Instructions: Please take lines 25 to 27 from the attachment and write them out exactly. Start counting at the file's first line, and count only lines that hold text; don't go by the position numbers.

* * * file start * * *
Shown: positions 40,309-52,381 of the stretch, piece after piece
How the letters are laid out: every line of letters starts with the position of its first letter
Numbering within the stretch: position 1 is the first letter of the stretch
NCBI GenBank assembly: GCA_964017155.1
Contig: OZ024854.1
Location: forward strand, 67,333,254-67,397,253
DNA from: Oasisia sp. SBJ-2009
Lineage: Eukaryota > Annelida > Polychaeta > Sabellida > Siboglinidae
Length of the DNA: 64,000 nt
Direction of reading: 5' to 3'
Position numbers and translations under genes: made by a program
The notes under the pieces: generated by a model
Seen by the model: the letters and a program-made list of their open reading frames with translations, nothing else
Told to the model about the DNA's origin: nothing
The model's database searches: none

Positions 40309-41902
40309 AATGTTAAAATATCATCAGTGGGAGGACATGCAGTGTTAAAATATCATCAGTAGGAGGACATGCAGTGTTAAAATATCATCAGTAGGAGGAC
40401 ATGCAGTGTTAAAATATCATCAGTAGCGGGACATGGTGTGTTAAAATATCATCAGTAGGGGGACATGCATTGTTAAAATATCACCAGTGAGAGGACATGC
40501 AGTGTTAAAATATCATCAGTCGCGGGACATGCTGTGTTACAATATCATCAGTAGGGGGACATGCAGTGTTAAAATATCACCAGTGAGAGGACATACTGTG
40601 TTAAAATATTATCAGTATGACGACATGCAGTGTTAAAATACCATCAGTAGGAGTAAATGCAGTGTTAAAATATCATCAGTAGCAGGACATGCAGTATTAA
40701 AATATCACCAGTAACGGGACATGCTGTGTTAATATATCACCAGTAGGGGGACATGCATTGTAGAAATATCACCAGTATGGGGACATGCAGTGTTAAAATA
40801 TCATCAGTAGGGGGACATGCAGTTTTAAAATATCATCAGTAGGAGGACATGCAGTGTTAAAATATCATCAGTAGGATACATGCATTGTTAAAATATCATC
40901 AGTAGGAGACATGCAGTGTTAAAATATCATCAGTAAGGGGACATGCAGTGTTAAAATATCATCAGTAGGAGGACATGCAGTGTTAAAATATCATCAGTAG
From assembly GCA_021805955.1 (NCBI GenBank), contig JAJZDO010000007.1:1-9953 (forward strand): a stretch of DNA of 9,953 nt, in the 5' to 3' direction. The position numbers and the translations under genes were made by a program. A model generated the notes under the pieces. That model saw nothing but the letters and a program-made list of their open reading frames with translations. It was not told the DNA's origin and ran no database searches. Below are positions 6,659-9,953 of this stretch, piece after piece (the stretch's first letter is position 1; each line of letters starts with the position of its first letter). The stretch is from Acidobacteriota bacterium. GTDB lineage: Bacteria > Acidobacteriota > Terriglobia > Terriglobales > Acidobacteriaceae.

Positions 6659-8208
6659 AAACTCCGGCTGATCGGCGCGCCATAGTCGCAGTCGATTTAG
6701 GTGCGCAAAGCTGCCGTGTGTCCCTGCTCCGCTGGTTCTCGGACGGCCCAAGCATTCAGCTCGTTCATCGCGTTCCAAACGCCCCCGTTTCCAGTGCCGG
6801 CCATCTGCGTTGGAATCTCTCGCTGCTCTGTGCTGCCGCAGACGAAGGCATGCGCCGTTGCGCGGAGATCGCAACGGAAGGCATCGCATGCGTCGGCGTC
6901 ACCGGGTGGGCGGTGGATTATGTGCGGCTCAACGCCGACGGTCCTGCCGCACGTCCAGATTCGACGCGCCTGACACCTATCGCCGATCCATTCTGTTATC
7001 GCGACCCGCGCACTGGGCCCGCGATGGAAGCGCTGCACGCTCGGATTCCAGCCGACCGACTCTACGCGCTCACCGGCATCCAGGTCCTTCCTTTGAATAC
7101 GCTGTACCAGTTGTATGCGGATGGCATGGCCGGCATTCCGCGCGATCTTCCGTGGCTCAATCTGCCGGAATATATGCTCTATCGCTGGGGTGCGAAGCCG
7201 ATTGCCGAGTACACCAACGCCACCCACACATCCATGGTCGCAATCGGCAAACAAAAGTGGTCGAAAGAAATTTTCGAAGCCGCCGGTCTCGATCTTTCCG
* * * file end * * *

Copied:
Positions 6659-8208
6659 AAACTCCGGCTGATCGGCGCGCCATAGTCGCAGTCGATTTAG
6701 GTGCGCAAAGCTGCCGTGTGTCCCTGCTCCGCTGGTTCTCGGACGGCCCAAGCATTCAGCTCGTTCATCGCGTTCCAAACGCCCCCGTTTCCAGTGCCGG